Marilyn Wolovick brings two coffees to her husband’s studio. The cups are comfortable to hold, lovely to look at and each slightly different.
Her husband, Rich Claxton, is a potter and he made those cups and, he confirms, “Dinnerware in our cupboards are all different.”
Wolovick returns with a plate of the most delicious treats and they are arranged with two ripe strawberries in just such a way that is as artful as the plate they rest on.
“I’m interested in doing something different every time,” Claxton explains, saying he has never been a “production potter”.
“I like to think of myself as an artist.”
Indeed, it was an interest in painting that led him to take a fine-arts program. But, “I got seduced by clay.
“It remembers everything, every little touch, it stays there.
“Then there is the magical transformation in the kiln.”
The spinning on the potter’s wheel leaves marks, a human touch leaves marks, just as a stone tossed by the surf leaves marks on the beach.
The different results of the human touch are the art. But it is more complicated than even that:
Pieces never look the same once they come out of the kiln. Even masters in the art of pottery estimate that one in 25 is successful.
“It is a matter of selection,” says Claxton.
Working from an artist co-op in Winnipeg, he says he once saw a potential customer line up cups on a table and then peer at them from a squat to see if they were perfect.
Claxton shakes his head, but he is not upset.
He even respectfully declines to limit himself to pottery that is practical.
Much of his art, like our cups and plate, is useful. Tall tumblers (for lack of a better word) are oversized so that fingers can grip the top where it is cooler to touch.
But his “tea bowls”, admittedly, are not useful – “Unless you are having a Japanese tea ceremony” – as they are too difficult to handle to drink from and too small for cereal.
“They are not practical,” he says. “They are nice to look at … I hope that is enough.”
Would he be upset to visit someone’s home and see it used for a floral arrangement? “No, some people might try to find a practical use for it to satisfy that need people have.”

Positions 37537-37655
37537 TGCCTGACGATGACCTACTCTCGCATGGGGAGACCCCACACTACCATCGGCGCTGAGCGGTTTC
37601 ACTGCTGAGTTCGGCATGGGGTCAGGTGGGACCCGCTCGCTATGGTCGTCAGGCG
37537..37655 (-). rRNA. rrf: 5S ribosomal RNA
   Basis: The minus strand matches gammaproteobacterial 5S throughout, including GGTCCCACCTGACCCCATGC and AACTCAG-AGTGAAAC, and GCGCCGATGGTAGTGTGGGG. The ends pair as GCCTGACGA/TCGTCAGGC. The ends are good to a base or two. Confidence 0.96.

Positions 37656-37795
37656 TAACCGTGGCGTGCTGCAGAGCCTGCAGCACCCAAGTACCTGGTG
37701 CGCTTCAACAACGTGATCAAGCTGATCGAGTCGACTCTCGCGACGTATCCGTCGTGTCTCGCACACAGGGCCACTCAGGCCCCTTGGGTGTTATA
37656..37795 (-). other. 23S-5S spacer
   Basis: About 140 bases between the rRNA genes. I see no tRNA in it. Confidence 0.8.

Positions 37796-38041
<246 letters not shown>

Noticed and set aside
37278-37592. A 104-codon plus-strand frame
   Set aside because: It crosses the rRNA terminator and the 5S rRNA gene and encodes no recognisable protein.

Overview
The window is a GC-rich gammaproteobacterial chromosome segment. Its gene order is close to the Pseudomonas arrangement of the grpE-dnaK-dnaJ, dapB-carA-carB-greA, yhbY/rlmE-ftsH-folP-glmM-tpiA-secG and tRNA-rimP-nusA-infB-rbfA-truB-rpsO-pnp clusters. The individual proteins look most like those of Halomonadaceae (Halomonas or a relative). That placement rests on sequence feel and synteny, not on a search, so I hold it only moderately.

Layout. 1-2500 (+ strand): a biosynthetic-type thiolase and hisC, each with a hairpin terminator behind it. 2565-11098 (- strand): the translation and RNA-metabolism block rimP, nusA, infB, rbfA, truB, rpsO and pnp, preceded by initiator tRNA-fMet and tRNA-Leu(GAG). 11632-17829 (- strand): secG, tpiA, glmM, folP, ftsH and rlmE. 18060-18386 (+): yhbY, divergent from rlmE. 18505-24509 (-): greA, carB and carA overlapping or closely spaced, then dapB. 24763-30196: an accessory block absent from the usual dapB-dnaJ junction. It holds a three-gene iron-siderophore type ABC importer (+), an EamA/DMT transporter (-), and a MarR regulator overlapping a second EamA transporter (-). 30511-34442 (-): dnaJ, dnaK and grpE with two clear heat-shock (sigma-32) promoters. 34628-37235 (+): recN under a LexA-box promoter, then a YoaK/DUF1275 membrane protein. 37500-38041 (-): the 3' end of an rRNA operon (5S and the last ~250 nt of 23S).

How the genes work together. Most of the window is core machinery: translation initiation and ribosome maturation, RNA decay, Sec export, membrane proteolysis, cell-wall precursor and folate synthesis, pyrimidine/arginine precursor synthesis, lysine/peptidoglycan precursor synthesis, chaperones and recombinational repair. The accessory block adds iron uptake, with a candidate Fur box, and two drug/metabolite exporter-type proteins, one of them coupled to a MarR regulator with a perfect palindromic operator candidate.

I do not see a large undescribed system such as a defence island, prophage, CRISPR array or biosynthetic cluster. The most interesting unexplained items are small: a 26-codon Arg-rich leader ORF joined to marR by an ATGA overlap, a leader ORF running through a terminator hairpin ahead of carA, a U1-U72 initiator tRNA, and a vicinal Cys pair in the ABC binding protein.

As an artist, Claxton does not have a lot of preconceived ideas about art. He does not have an interpretation of a piece and therefore will not be disappointed if someone doesn’t “get it”. And, inherent in the life of a potter, he isn’t always certain of what will come out of the kiln.
“It’s like fishing: you cast your line, but you can’t see beneath the surface of the water; you can’t see what you are going to catch.
“Not every piece is …” (he splays his finger as if beholding something wonderful as his eyes widen to take it in … yet he doesn’t find the word he is looking for).
But his pottery is handmade and that “feels nourishing” to him: “There is something there I find really satisfying,” he says. “It is not something I can put my finger on.”
From his impossibly clean and bright studio in the basement of his home, Claxton is working hard to be ready for his solo show at Yukon Artists @ Work Art Gallery and Gift Shop. Its formal opening is Sept. 5 from 5 to 8 p.m. and it runs to Sept. 30.
He calls it “Gathering to Centre: Reflections on a Journey to Japan”. He explains that it is a concept from Aikido that shows how an attack can be used against itself by removing one’s own centre from the force.
“You change yourself, and that changes the reality,” he says. “I gather the clay to the centre …”
… and it becomes something different. And different is good.